Medieval medicine can offer surprising insights into our own practice


An illuminated medieval almanac showing a man surrounded by signs of the zodiac

Cropped from English folding almanac in Latin, early 15th century. MS. 8932, Wellcome Library, London. Reproduced under CC BY 4.0 licence.

With its array of drugs, treatments and diagnostic tools, modern medicine is far more advanced than medicine practiced in the medieval period. However, a new collection of articles on Medievalism and the Medical Humanities shows that pre-modern ideas of medicine, health and the body contain surprisingly topical messages that are relevant for healthcare today.

Writing in the journal postmedieval, the editors of this special issue – Jamie McKinstry and Corinne Saunders – suggest that we need to take a long view of medical history. This will not only show how understanding has shifted over time, but also that the past can open new ways to reflect critically on our current medical culture. As they suggest:

Medieval medical theory and related discourses…did not focus exclusively on diagnosis of disease but assumed the need for a wider gaze. Contemporary medical practice and public health initiatives have begun to recognise the value of holistic approaches, of identifying the origins and social contexts of medical conditions, rather than simply prescribing treatments.

The essays in the collection use the lens of medicine to ask fresh questions about medieval society that are interesting in their own right. How influential were patients in shaping medieval conceptions of medicine and wellbeing? What roles did society, literature, culture and language play in contemporary understandings of medicine? What were the boundaries between illness and health? These approaches may well answer that embodied experiences in distant lives, cultures and centuries were radically different to our own. However, the essays reveal some profound connections to modern times as well. History can offer medicine some startling insights that we have only begun to explore.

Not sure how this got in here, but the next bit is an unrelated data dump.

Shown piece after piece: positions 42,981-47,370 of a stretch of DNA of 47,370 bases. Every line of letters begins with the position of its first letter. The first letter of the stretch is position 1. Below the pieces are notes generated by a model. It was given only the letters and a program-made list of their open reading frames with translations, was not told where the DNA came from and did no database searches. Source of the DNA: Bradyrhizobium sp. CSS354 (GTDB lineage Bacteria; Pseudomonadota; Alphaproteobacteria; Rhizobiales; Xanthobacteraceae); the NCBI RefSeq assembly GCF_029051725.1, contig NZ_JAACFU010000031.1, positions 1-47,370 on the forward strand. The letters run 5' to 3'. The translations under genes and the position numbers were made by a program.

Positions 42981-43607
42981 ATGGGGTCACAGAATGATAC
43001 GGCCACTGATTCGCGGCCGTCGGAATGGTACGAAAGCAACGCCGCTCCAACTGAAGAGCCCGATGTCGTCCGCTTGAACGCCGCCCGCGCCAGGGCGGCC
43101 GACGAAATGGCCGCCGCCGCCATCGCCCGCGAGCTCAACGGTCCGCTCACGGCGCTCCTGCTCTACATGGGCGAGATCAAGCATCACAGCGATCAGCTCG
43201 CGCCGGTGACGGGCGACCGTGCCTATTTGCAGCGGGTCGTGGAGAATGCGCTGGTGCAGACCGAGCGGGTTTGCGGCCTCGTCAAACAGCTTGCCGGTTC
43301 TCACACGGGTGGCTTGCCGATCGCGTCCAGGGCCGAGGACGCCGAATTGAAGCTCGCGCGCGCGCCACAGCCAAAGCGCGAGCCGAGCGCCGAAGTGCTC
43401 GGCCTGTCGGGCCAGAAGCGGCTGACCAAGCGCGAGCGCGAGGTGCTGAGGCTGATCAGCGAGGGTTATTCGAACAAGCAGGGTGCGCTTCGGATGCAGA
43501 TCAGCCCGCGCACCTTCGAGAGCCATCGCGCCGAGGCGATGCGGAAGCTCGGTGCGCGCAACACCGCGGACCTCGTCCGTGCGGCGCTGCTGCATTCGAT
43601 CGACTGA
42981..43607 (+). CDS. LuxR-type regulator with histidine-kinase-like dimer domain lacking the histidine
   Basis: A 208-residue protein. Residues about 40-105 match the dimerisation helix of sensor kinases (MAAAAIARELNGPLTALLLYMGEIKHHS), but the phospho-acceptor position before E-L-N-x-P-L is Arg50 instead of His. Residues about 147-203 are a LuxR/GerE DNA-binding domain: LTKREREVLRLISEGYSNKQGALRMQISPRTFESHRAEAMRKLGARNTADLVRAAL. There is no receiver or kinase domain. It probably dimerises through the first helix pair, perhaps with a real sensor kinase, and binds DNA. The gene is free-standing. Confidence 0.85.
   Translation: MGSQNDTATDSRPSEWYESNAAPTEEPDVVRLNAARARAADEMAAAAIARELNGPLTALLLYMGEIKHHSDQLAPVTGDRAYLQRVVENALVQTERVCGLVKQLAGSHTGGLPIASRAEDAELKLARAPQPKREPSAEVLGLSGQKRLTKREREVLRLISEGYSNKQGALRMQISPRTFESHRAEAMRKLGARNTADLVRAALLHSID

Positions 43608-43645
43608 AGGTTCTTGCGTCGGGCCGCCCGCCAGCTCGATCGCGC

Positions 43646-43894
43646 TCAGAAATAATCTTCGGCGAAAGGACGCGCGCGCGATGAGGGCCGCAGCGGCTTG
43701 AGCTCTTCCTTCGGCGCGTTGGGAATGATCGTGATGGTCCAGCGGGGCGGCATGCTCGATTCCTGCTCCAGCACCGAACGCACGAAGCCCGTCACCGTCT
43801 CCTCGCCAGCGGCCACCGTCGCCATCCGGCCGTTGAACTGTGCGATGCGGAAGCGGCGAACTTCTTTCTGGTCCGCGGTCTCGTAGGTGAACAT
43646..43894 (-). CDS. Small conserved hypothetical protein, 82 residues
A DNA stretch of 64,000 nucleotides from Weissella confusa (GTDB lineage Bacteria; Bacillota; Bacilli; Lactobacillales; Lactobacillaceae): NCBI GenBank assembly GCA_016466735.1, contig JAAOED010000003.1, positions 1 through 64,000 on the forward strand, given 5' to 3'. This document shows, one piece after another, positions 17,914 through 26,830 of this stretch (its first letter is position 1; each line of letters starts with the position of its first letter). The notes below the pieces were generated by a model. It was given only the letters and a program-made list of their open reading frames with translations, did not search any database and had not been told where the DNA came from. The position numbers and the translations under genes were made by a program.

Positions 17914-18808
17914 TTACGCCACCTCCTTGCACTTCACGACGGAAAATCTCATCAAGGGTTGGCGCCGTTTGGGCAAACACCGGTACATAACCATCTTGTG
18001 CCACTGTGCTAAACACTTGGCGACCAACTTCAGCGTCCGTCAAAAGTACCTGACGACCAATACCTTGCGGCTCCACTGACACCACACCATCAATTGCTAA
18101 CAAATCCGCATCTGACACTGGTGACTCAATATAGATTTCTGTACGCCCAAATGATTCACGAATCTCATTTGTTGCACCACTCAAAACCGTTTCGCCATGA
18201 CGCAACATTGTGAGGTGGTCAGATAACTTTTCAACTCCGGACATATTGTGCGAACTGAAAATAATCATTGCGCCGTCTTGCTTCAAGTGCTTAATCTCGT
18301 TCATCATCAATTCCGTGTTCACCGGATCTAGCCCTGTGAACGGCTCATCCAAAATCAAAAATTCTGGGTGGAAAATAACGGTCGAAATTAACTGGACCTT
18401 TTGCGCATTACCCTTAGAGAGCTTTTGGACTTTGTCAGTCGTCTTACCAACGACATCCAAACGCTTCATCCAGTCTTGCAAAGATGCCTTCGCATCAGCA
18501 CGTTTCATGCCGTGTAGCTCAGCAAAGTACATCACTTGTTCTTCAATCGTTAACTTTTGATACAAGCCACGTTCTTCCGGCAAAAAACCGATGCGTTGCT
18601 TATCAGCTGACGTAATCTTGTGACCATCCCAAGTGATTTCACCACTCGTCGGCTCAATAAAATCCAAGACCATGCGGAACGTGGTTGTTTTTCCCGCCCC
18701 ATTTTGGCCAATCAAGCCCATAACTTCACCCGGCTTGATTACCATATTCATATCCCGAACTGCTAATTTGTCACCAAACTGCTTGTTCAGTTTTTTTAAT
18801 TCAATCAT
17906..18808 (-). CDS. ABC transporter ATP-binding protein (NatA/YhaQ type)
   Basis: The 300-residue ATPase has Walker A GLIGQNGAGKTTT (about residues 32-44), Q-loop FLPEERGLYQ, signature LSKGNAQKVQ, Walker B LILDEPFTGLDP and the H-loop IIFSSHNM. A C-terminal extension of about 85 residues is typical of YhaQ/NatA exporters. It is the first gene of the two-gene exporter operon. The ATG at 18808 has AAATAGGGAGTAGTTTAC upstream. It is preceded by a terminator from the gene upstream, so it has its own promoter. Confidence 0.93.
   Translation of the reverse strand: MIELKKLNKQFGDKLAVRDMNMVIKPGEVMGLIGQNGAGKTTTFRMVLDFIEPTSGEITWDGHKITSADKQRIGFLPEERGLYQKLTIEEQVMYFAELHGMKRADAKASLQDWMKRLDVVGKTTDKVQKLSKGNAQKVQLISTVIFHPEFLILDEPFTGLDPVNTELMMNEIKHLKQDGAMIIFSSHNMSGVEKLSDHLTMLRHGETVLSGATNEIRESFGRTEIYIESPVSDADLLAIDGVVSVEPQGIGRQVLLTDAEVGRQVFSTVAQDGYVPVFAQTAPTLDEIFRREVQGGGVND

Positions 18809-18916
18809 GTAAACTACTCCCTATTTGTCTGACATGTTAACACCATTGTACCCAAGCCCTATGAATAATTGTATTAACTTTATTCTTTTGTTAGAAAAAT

The following essays from this special issue of the postmedieval journal are available to download for free:

The remaining articles are available to subscribers only. 

Advertisements

What do you think? Share your thoughts below.

Fill in your details below or click an icon to log in:

WordPress.com Logo

You are commenting using your WordPress.com account. Log Out / Change )

Twitter picture

You are commenting using your Twitter account. Log Out / Change )

Facebook photo

You are commenting using your Facebook account. Log Out / Change )

Google+ photo

You are commenting using your Google+ account. Log Out / Change )

Connecting to %s